As time goes on, more and more material comes into my possession, and whatever is relevant in that is sought to be incorporated in the new edition. But it is a matter of some anguish that relatively little of that material relates to the bloodiest, the most bestial and the most tragic pogrom of Hindusin East Bengal, that of February-March 1950. In fact, in much of this material, written by both Hindus and Muslims, there seems to be a conscious effort to pretend that 1950 never happened. What made the 1950 pogrom particularly hateful is, in my view, the fact that it was the result of a conspiracy hatched by a government, namely that of East Pakistan, and implemented with government resources, like the Nazi pogroms. However, things changed by the time of the next big pogrom, also government sponsored, that of 1971. Because physical accessibility of different parts of East Pakistan had improved in the meanwhile, and because it was interwoven with Bangladesh's liberation struggle, and because many Muslimsalong with a huge number of Hindus also got killed during this one, the material on this pogrom of 1971 is a lot more voluminous than that of 1950. The declassification of some documents in the United States has enriched this collection. And because of the revolution in Information Technology and Publishing that took place in the 1990s and the birth of the Internet, the material on the post-2001 pogrom is a flood compared to the earlier ones. As such, unlike 1950, there was no scope of denying that 1971 and 2001 did happen.
The reviews that the book has so far received have been, to be frank, mixed, largely adverse. Which does not surprise me, because I had, in my small way, mounted a point-blank attack on the Left-Nehruvian version of Indian secularism and its interpretation (read suppression) of the continuing pogrom; and also on the deliberate and politically correct Indian-Bengali- Hindu forgetfulness. I have contended that this version, and the value system based on it, had been instrumental in the concealment of this gigantic violation of human rights, comprising murder of tens of thousands, rape and abduction of countless women and uprooting of more than ten million Hindus. Those who subscribe to that version of secularism naturally did not like it, and it came out in their critique. At least one of them dwelt at length on my BJP background and gave me credit for the fact that I did not try to hide it. That person also accused me of not presenting the' opposite point of view', although I have repeatedly said that the opposite point of view was deliberate, dead silence. Clearly the reviwer either wrote the review without reading the book, or deliberately chose to ignore inconvenient truths. Another one, in Bengali media, refused to deal with the contents of the book and presumed to advise me on what it should have contained, namely, Gujarat! However, it is of some satisfaction that no one among the critics recommended that the book be ignored. Nor did any of them dare to contend that the atrocities mentioned never happened.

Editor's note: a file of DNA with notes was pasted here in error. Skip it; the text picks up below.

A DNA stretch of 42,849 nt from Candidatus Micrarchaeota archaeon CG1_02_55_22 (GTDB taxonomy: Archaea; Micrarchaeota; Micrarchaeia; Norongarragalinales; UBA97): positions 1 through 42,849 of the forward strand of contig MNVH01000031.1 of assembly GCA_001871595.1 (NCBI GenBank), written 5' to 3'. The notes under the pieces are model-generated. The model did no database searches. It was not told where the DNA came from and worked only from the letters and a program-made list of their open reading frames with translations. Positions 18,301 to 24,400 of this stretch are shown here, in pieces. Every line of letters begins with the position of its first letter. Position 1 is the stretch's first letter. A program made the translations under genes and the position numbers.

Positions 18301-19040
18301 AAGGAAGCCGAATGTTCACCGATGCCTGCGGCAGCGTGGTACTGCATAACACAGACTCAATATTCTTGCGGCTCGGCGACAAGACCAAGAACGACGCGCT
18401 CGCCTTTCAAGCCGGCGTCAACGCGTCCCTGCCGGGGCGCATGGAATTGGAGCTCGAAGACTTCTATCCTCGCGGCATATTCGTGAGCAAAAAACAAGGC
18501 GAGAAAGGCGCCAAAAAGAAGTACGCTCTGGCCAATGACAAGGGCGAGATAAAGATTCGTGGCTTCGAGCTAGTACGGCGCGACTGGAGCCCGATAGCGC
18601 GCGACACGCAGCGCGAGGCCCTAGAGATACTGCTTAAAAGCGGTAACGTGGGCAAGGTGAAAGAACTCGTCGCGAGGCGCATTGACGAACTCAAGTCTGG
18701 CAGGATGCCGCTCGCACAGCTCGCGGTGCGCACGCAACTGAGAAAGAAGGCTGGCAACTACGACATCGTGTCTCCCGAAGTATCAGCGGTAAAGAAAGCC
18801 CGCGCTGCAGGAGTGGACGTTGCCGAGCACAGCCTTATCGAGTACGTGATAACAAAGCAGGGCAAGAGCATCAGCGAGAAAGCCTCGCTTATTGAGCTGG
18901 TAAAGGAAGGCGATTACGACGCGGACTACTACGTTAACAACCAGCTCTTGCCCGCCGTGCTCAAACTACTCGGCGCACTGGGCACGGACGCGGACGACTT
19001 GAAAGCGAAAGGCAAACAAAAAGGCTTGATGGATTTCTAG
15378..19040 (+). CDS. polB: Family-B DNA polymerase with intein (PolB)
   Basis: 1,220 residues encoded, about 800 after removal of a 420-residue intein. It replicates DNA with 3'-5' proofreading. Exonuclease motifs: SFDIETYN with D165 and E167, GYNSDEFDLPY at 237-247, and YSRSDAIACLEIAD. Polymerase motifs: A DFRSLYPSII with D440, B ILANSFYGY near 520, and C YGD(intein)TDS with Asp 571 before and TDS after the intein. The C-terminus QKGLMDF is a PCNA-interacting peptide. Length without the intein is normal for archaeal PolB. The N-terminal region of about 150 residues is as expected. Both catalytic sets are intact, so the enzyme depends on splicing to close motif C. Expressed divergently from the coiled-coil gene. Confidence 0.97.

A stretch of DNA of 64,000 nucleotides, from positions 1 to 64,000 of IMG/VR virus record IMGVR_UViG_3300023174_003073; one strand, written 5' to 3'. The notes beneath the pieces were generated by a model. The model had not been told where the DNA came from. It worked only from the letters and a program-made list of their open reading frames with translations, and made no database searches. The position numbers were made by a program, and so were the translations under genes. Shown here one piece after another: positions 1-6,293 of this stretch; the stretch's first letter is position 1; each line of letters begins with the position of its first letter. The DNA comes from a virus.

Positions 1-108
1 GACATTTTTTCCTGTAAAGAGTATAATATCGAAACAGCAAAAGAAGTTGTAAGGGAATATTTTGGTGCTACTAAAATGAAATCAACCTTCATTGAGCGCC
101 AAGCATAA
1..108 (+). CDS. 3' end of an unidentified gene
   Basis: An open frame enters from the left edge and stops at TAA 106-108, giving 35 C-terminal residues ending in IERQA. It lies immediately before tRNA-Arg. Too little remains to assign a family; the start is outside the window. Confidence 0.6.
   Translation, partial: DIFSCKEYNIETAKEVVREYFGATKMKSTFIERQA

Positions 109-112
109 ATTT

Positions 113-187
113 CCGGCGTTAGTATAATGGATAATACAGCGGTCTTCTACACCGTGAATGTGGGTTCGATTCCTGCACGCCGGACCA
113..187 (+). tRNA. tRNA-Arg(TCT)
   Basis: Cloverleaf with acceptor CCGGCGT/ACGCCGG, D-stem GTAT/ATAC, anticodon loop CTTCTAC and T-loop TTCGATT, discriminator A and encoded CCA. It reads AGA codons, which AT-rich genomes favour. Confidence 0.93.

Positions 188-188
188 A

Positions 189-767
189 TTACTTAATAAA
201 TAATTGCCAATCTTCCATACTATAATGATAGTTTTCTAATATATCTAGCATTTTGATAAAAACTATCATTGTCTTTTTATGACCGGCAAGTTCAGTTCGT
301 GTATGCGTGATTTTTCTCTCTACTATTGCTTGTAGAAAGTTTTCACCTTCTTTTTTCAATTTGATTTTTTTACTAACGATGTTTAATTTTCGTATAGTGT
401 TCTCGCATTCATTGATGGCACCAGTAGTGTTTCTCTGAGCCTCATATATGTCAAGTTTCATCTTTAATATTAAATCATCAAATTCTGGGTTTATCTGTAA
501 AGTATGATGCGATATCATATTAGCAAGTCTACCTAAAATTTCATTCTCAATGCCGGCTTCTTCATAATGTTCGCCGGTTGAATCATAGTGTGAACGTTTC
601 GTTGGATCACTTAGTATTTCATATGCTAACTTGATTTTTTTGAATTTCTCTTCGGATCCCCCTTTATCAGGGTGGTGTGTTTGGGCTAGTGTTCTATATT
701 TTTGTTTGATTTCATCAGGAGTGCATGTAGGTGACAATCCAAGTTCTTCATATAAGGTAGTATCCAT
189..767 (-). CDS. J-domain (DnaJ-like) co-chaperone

As I had said in the preface to the first edition, one of the principal objectives of writing this book was to trigger furtherresearch on the subject. That objective has been only partially achieved. People now, at least in West Bengal, no longer pretend (they may not know - which is another matter) that none of these atrocities took place. A research effort, called 'The Partition Documentation Project' has been started By Dr. Sac hi G.Dastidar (who, I am proud to say, was my classmate in Bengal Engineering College, Sibpur, West Bengal, India, 1961- 66), lately Distinguished Service Professor, Politics, Economics and Law Department, State University of New York, Old Westbury, NY, USA. In particular, I would be very happy to see archival sources in India and Bangladesh fully tapped. On the other hand, the political, societal, academic, and financial impediments to undertaking research into the subject still exist, and it is still considered politically incorrect in the extreme, at least in West Bengal, to bring up this topic in conversation. School textbooks too still go on assiduously avoiding reference to the subject, and Bengali fiction, when referring to the times, obfuscates it in flowery rhetoric as only Bengalis can.
I have made a few structural changes. As for example, the Bibliography section has been streamlined by separating the books in English from those in Bengali. Also, the end notes have been brought to the end of each chapter, instead of all together at the end of the book.
I cannot resist mentioning a quote from the celebrated American Nobel-Laureate author Toni Morrison that I came across recently, and which encapsulates, like nothing else, my entire motivation for beginning to write this book way back in 1998 - though I did not realize it at the time. Said Morrison, "If there is a book you really would like to read, and it has not been written yet, then you must write it".